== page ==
Only a week after Los Alamitos High School in Orange County reopened, a student tested positive for COVID-19, according to Spectrum News 1. This is happening across the country as high schools rush to reopen, risking the lives of students, school staff and families.
Los Angeles Unified School District should not reopen schools until next semester at the earliest. In a statement on Nov. 2, LAUSD Superintendent Austin Beutner said, “it will not be possible for schools to reopen this semester.” If LAUSD schools open too soon, there is the possibility of either infecting people at the school with COVID-19 or having to shut down again. This would be catastrophic.
According to the Washington Post, the United States reached a total of nine million COVID-19 infections on Oct. 30. On a local level, Los Angeles County averaged 1,351 new COVID-19 cases and 11.9 new COVID-19 deaths per day during the week of Oct. 26, according to the Los Angeles Times. These numbers indicate that reopening schools soon would be very risky.
Besides safety concerns, another issue is the chance that if LAUSD schools reopen too soon, they will have to shut down again. For example, several high schools in Illinois reopened then closed down again, according to The Chicago Tribune. New Trier High School, one of these schools, reverted to distance learning after only being open for five days.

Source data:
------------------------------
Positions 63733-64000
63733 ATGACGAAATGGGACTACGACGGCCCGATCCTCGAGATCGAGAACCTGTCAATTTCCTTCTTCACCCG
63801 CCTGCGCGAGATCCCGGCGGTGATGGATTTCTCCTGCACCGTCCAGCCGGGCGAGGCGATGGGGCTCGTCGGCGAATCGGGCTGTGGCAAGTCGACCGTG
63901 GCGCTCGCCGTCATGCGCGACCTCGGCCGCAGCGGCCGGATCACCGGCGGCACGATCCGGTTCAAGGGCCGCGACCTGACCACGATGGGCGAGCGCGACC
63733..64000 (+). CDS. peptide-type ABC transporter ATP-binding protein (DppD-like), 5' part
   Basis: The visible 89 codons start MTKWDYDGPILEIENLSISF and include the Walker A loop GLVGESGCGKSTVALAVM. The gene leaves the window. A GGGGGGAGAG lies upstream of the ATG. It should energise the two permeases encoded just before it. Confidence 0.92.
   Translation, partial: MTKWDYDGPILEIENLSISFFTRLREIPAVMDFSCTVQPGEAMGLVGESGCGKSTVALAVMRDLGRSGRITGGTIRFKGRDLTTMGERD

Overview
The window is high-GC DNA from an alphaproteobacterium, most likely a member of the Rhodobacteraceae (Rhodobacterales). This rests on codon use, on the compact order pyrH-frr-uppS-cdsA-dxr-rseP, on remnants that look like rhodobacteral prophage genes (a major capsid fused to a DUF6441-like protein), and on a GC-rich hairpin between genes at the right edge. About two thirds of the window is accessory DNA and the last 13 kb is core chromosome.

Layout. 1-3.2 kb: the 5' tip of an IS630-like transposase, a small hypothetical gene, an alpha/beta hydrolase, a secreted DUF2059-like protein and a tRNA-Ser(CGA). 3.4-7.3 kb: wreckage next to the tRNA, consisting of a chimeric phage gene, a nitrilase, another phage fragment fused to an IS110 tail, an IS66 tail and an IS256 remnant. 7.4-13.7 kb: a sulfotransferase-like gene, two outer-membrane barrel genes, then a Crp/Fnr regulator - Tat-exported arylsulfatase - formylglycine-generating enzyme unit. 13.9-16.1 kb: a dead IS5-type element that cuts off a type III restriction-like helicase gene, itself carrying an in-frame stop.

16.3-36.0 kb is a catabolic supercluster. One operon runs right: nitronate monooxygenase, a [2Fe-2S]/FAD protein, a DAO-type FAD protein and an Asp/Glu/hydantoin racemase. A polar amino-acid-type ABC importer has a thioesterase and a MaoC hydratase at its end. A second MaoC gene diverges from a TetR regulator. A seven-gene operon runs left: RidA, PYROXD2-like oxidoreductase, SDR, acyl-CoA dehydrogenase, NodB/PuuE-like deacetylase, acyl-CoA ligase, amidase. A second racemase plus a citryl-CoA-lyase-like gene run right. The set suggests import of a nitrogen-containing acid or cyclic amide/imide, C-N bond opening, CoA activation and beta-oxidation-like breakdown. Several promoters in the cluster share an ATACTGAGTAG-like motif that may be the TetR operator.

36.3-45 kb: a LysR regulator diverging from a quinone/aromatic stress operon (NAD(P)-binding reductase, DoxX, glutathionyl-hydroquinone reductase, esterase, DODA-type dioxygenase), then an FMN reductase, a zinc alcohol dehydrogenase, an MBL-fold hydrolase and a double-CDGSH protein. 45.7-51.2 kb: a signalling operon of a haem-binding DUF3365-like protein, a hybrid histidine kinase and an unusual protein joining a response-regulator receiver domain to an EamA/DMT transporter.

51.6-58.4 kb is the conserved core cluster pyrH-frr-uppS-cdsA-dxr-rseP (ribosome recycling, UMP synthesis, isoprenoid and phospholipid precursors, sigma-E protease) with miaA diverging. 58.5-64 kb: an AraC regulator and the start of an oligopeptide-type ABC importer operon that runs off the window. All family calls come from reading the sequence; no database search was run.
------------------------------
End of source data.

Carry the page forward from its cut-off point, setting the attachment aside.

Timing is also important to consider when deciding whether or not to reopen schools. Returning to school in January, at the start of the next semester, might still be dangerous. While waiting until January makes much more sense from both a scheduling and a safety perspective, it may still be too soon.
Those who are pushing for LAUSD to reopen schools quickly are mostly parents concerned about their students falling behind in their learning. Many parents of LAUSD students believe that the education their children receive “this year will not be sufficient,” according to Los Angeles Daily News. These are valid concerns, especially considering that the distance learning school day is significantly shorter than the traditional LAUSD school day and each class period only has two instructional days per week.
The solution to students falling behind is not to reopen LAUSD schools when it is unsafe. By providing additional support to teachers and students through tutoring, advisory periods, distributing internet hotspots and more, the district can and has assisted students in staying on track with schoolwork.
The distance learning situation isn’t ideal and students are dealing with the consequences. Reopening schools in the near future would be far worse. The health and safety of LAUSD schools’ communities need to be the priority and that means waiting to reopen until next semester.